Should We Apply for Small Grants

We get questions like, “Should your grant seeking organization or nonprofit take time to apply for small grants?” and the follow-up questions including “Are they worth it?” or  “Do they actually *cost* your organization money?” frequently.

These are all great questions for an organization to be asking themselves before they dig in on a new application. Grants are never “free” money – whether large or small, there is some cost to an organization to securing and implementing the grant beyond what is funded by the grant itself.

While there are large grants that organizations should really pause to ask themselves about before digging in on an application, most organizations pause to ask themselves about small grants.

Small grants may be defined differently by different organizations. For some, it is grants less than $1,000. For others, it is grants less than $5,000. For others still, it is grants less than $25,000.

The key is not what the level is that your organization defines as “small grants,” but rather the process by which your organization decides if the grant has a potential strong benefit for your organization.

Here are a few reasons that an organization might consider applying for small grants:

  • They are a new organization, so successfully receiving and implementing small grants helps build their capacity for managing grants and also builds credibility with grantmakers.
  • The organization may have a specific project where a small grant will make a significant impact with starting the idea/program.
  • The organization needs to make a distinct or one-time purchase.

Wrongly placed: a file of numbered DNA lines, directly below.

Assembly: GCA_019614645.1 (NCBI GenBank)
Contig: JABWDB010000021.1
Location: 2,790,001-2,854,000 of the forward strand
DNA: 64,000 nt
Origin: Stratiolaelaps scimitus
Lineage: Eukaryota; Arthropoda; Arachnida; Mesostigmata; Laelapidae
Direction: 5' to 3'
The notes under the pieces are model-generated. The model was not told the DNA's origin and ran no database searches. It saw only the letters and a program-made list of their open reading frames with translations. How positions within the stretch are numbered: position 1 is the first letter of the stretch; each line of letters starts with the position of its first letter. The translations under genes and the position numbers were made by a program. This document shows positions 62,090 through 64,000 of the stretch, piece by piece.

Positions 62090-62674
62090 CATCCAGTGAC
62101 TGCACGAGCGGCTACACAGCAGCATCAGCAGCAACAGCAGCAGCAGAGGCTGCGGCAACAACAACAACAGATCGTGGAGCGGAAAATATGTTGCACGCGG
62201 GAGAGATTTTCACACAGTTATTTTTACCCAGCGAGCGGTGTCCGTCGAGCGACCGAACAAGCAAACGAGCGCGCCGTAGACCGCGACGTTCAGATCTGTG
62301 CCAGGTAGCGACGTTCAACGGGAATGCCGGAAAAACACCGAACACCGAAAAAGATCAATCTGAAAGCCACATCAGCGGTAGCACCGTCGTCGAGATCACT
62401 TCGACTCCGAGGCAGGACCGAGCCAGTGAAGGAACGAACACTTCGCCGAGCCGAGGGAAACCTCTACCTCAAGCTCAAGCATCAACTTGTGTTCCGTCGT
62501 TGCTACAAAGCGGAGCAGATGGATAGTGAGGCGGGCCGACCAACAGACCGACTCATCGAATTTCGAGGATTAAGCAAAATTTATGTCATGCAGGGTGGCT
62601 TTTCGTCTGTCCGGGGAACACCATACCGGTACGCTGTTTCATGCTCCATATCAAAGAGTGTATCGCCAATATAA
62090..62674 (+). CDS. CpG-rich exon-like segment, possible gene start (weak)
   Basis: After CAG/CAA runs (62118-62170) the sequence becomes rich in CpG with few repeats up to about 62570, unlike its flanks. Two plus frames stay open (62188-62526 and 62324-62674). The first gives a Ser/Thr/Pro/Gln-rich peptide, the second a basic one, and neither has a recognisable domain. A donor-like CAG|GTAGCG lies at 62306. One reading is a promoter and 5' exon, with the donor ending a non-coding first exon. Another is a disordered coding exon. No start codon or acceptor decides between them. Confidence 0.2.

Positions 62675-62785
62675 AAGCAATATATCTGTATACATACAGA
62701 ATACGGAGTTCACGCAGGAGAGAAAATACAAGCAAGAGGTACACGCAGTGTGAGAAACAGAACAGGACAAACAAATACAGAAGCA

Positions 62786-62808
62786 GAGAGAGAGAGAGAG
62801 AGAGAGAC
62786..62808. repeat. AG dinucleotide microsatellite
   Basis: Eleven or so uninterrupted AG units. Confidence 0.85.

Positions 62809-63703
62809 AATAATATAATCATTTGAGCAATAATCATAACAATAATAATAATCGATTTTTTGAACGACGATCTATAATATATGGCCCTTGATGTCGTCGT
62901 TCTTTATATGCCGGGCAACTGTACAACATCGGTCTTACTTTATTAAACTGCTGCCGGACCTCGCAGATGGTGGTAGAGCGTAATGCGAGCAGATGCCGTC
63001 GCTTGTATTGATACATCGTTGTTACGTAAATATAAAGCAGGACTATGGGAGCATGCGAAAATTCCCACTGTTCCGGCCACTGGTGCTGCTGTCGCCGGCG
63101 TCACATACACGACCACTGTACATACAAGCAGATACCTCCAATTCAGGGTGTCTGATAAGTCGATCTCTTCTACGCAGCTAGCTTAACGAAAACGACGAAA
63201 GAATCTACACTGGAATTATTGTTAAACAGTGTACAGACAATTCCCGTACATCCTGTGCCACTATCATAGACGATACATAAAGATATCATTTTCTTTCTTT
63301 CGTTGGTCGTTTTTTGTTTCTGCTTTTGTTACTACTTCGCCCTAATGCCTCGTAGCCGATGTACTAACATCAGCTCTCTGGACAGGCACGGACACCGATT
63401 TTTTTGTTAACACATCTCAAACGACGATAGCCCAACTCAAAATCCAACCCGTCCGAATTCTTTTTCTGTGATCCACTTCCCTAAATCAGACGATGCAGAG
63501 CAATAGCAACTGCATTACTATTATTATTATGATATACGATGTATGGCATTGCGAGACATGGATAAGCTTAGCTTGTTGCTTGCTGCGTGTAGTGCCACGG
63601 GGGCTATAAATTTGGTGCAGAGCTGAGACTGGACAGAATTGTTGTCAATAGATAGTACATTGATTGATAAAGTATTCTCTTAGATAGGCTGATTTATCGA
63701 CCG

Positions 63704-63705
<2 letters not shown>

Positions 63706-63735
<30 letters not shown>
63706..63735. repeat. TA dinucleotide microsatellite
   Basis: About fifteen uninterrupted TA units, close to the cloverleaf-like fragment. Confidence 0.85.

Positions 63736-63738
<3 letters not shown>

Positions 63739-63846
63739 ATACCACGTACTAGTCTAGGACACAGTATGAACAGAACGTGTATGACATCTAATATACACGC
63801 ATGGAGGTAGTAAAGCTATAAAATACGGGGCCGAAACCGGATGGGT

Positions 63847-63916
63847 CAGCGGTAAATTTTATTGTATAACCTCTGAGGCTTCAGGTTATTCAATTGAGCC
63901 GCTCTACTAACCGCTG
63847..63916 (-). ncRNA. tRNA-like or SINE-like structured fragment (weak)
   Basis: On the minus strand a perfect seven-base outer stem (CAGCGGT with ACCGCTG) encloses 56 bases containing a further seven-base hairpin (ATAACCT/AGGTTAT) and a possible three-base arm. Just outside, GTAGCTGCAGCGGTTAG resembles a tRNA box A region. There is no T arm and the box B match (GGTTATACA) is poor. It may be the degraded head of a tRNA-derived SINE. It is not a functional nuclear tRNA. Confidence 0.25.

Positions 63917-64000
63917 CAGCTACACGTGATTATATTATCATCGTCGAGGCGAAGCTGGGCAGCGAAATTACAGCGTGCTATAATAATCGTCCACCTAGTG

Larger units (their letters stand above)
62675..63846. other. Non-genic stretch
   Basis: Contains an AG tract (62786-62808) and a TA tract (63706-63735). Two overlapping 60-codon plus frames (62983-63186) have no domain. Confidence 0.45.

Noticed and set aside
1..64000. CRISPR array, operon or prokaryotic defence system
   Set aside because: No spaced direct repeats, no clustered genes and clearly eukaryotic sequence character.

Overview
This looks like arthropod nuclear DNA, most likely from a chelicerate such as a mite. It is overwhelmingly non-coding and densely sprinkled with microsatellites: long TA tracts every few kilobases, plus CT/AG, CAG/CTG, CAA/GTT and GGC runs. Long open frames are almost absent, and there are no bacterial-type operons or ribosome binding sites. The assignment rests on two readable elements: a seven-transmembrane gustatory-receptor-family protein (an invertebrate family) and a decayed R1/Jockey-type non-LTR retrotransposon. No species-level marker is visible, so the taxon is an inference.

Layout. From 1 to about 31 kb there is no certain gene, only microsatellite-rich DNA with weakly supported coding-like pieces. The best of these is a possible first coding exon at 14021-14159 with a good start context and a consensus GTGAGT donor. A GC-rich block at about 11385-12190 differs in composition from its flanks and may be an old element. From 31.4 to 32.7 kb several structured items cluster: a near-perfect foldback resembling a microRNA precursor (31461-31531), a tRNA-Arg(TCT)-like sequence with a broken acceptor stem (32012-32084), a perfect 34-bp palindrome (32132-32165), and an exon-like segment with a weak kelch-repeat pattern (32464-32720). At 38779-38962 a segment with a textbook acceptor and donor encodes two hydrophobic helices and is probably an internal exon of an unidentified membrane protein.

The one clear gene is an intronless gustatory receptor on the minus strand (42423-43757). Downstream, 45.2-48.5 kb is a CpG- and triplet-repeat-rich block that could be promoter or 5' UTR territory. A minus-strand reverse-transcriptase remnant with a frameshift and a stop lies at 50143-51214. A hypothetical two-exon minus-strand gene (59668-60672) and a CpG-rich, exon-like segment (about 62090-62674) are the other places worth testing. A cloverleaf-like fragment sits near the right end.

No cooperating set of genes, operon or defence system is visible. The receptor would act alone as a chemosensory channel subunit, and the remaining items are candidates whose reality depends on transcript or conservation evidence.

Check out more in this new YouTube video we put together about this question.



  1. Christie Munson September 22, 2017at12:55 pm

    As a larger organization, we’re faced with this question throughout the year. In addition to funding a unique or one-time project, smaller grants are also a good way to make a connection with a corporation or funding entity that you may not already have a strong relationship with yet but you want to get on their radar. I call these “foot in the door grants” and sometimes they say yes, so it would be worth the time and effort.

    1. Diane H. Leonard, GPC September 29, 2017at9:47 am

      You’re exactly right, Christie! These small grants are often the first step in building a larger relationship.

  2. Linda October 11, 2017at1:57 pm

    At my organization, most of our grants are small. And I write a lot of proposals. They are annual funders who are in a cycle/phase of giving us a certain set amount annually, which we certainly appreciate – but I wonder (frequently) whether these are worth the effort sometimes. By “small” I mean less than $5,000.


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